Change of government and policies in Queensland
With the Labor Party now being declared the winners (with the support of independent Peter Wellington) in the Queensland election, a number of key policies announced by Labor before the election could impact on the energy and resources sector.
The Queensland Labor Party opposes the leasing of public assets as a means of addressing State debt. Instead it has said, it will consolidate the three electricity network businesses (Ergon, Energexand Powerlink) into a single network business and consolidate the two generation businesses (CS Energy and Stanwell) into a single generation business. This move, Labour believes, will produce savings of more than $150 million per annum and said two-thirds of the returns from any income-earning public assets will be quarantined into a trust from 2018-19 and utilised to pay down debt.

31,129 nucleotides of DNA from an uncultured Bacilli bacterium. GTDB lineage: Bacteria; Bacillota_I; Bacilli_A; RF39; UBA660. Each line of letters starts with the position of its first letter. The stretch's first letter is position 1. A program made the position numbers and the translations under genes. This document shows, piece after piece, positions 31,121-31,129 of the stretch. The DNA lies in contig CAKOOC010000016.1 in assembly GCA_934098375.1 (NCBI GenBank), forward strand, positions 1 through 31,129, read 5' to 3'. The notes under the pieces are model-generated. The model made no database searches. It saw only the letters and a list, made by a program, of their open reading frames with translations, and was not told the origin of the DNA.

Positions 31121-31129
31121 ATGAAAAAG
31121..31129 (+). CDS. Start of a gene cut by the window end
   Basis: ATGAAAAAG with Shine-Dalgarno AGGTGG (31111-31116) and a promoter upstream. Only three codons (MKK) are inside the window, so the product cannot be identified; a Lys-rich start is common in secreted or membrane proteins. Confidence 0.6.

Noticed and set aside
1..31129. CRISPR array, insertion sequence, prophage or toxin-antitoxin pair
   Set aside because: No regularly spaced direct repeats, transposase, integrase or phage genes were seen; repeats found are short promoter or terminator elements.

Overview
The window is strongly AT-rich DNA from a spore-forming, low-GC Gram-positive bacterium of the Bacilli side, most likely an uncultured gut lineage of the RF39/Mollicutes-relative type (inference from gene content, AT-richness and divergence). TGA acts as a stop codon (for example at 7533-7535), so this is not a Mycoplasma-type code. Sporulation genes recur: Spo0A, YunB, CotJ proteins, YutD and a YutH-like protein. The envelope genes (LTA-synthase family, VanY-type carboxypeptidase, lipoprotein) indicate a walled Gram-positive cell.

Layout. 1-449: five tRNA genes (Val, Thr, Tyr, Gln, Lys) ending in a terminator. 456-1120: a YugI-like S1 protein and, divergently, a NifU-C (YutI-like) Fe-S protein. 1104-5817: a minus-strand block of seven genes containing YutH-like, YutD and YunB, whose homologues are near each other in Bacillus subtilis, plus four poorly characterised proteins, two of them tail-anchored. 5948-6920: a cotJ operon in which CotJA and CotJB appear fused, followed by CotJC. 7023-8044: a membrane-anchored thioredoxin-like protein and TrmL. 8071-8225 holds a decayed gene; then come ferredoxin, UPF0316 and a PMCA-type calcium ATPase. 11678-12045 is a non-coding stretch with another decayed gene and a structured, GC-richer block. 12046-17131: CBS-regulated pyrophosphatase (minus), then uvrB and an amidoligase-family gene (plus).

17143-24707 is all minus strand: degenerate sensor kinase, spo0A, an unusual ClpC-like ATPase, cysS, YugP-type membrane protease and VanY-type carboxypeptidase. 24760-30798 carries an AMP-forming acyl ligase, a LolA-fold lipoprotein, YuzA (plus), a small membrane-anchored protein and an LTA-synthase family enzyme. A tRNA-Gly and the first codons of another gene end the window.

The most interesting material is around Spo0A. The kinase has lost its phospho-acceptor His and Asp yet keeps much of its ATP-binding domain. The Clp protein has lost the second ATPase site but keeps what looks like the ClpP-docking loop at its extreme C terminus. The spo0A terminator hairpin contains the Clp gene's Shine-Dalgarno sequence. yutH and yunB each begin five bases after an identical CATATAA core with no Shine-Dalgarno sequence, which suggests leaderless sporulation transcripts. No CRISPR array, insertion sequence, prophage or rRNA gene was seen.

It remains to be seen whether the Australian Competition and Consumer Commission (ACCC) has concerns that a single generating entity may reduce competition and push up electricity prices.
Labour has said it will investigate the potential for electricity supply in remote areas to be opened up to competition from local government and the establishment of a Queensland Productivity Commission as an independent economic review body, initially to be tasked with conducting a public inquiry into electricity pricing.
In relation to other energy issues, a 40MW solar auction will be conducted where the government will pay the contracted generator(s) the difference between a feed in tariff rate for large-scale renewable energy generation (established through the auction process), and the prevailing wholesale price of electricity in the National Electricity Market. Labour has also flagged that the previous policy ban on uranium mining in Queensland will be reinstated.